64 bit windows includes extra protection like Data Execution Protection and Patch Guard.

Use Google chrome as your default browser

Make sure you install Chrome using your standard account, not the Admin account. This will make sure chrome installs into your document and settings folder as opposed to the program files folder. This is necessary as this lets Chrome auto update in a standard user account, which it can’t if installed in the program files folder. There are several security benefits of using chrome:

  • Chrome auto updates itself, this means you will always have the most secure and up-to-date version
  • The Chrome sandbox makes it harder to exploit the browser
  • Chrome has flash built-in which ensures it is always auto-updated to the latest and most secure version, Chrome will eventually sandbox the plugin which will improve security
  • When installed paste “chrome://plugins/” into the address bar (without quotes) and disable any plugins you don’t use
  • Also consider using extensions like Flashblock and Adblock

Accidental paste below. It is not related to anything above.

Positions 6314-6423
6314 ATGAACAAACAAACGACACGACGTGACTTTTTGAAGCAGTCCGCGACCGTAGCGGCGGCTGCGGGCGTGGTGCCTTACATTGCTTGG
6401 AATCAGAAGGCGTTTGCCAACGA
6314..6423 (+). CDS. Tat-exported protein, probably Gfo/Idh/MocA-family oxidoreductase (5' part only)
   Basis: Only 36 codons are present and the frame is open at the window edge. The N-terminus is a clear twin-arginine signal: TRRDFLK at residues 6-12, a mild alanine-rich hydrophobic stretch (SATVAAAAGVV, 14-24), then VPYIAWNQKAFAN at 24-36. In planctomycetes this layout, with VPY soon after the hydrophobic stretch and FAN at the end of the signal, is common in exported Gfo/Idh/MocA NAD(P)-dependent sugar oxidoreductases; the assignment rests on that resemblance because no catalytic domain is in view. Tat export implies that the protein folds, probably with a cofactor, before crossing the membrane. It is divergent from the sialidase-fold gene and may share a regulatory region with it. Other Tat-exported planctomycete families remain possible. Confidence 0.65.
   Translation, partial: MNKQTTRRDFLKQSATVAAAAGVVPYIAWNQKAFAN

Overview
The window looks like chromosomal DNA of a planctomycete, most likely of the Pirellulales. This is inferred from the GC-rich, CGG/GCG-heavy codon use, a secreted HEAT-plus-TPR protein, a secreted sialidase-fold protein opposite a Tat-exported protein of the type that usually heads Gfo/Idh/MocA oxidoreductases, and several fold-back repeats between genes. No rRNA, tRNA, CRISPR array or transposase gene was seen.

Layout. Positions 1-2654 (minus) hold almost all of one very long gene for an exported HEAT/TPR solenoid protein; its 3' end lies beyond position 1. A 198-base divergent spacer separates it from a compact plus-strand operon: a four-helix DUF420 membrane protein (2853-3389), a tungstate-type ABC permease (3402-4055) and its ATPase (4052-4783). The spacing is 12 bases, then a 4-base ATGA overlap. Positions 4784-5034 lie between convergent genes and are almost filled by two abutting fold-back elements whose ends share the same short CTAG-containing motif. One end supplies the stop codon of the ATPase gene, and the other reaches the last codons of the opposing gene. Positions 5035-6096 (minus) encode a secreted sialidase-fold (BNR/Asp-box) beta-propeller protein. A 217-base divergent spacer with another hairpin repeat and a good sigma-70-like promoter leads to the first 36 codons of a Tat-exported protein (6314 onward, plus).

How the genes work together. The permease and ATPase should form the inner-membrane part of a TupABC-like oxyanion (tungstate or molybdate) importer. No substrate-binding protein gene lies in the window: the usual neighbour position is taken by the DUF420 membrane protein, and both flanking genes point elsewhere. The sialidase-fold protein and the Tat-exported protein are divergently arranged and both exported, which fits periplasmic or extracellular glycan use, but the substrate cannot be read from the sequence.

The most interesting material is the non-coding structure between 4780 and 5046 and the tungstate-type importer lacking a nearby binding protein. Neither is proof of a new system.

Don’t install standalone Flash

When you need to use something with flash use Chrome, Flash is one of the main routes that a computer can be exploited via the web browser, so by using chrome’s version you can mitigate this risk. Also, do not install java unless you really need it.

Don’t use Adobe Reader

Adobe Reader generally has a lot of security flaws, try using an alternative like Sumatra or PDF-XChange PDF Viewer, Google Chrome also has a built-in PDF viewer in the Beta version, which i’m sure will soon come to the stable version. This is worth using to avoid various PDF exploits. If you really need to use Adobe Reader follow this advice for securing it.

DNS servers

Normally you use DNS servers that are supplied by your ISP, however there are now DNS services that screen domains for Malware, and prevent you accessing them. Two such services are Norton DNS and Clear Cloud DNS.

Turn on Microsoft Update

Microsoft Update is like windows update, but will update any Microsoft product including Microsoft Office etc.